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Discussion in 'Computer Support' started by I. Dunjic, Aug 11, 2007.

  1. I. Dunjic

    I. Dunjic Guest

    Milenko Kindl Cvrcko

    HUNTINGTON, Utah (Reuters) - Rescuers have heard no signs of life from
    six miners trapped for five days in a Utah coal mine after sending
    down a microphone, but remain hopeful the men are alive, a U.S. mine
    safety official said on Friday. ADVERTISEMENT

    Richard Stickler, head of the Mine Safety and Health Administration,
    said the 1,800-foot (550-metre)-deep bore hole through which the
    microphone was lowered may have missed the area of the mine where the
    men were believed to be.

    "At this point, the thing to do is continue on our plan, maintain our
    hope," he told a news conference.

    The six men have not been heard from since Monday when part of the
    Crandall Canyon Mine near Huntington, Utah, collapsed.

    Rescue crews have removed the microphone and will lower a survey
    instrument to pinpoint the drill hole's location in the mine, Stickler

    Initial tests taken through the 2-1/2-inch (5-cm) bore hole of the air
    in the mine showed it could sustain life but later readings indicated
    lower oxygen levels, suggesting they may have hit a sealed-off area of
    the mine and not the area they had intended to reach, he said.

    A second, 9-inch (23-cm) hole that will enable rescuers to lower a
    camera into the mine -- and could provide a way to give the miners
    air, food and water if they are still alive -- is still being drilled
    but officials would not say when they expected it to be completed.

    Officials earlier had said they expected the larger hole to punch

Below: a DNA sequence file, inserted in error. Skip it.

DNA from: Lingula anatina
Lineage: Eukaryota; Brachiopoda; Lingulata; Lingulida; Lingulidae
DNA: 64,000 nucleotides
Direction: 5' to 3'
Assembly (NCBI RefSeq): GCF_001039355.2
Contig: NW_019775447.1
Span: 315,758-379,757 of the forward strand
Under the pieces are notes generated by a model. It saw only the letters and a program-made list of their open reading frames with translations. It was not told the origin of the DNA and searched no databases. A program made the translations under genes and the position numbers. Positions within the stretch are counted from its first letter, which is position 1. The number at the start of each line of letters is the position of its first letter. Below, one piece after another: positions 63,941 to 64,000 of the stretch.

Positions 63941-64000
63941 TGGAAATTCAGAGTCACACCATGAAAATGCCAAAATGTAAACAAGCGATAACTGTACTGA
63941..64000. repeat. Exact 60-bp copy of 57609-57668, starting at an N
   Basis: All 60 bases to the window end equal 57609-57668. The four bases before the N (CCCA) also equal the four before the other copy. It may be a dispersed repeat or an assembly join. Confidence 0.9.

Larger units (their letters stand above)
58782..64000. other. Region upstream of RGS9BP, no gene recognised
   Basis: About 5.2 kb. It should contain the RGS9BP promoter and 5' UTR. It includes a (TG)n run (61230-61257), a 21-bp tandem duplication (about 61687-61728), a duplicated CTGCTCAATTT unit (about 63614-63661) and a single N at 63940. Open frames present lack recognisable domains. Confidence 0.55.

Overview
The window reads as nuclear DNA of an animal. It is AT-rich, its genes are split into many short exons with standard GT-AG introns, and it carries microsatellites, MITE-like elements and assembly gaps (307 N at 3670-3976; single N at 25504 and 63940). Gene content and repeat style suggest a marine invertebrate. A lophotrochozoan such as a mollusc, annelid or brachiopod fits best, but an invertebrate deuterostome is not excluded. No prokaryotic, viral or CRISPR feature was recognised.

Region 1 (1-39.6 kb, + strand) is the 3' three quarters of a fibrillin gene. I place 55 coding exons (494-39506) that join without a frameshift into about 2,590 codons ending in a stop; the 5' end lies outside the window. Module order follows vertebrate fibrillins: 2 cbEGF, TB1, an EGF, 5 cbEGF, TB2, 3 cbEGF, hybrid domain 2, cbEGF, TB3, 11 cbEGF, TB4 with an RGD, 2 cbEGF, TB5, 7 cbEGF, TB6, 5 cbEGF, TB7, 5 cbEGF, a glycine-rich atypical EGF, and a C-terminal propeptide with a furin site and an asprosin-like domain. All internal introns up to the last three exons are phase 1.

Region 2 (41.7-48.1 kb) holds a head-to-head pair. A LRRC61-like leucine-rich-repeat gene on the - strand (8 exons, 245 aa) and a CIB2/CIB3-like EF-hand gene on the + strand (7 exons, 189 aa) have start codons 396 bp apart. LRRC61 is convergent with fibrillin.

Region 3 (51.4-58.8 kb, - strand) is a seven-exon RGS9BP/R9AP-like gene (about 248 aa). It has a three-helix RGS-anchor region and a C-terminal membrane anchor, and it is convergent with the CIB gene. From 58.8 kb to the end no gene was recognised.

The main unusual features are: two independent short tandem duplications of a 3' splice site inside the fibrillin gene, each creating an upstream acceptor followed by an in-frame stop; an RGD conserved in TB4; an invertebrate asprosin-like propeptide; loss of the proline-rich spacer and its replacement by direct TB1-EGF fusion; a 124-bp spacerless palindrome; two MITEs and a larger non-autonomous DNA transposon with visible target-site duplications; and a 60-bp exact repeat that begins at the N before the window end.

through into the mine late on Friday or early on Saturday.

    Rob Moore, vice president of mine co-owner Murray Energy, said
    directional drilling devices used on the 9-inch hole gave it a better
    chance of hitting its target.

    Robert Murray, chairman of Murray Energy, said earlier on Friday that
    it would take at least another four to five days to clear the fallen
    rock and coal and reach the miners with an opening large enough to
    pull them to safety.

    Officials say the men could potentially survive for weeks in an
    underground chamber if they were not killed by the initial collapse.

    Murray has insisted that an earthquake triggered the mine's collapse
    but geologists dispute that, saying that shaking recorded by their
    instruments was caused by the cave-in.

    Controversy has also risen over reports that the miners were engaged
    in a dangerous operation called "retreat mining" when the shaft
    collapsed -- though Murray has denied that such a technique was being

    Retreat mining involves supporting the mine's roof with a column of
    coal, then removing those pillars and allowing the shaft to collapse
    as miners move to safety.

    The Crandall Canyon Mine is on a high desert plateau some 140 miles
    south of Salt Lake City, in what is known as Utah's "castle country"
    because of the towering rock spires that dot the bleak landscape.
    I. Dunjic, Aug 11, 2007
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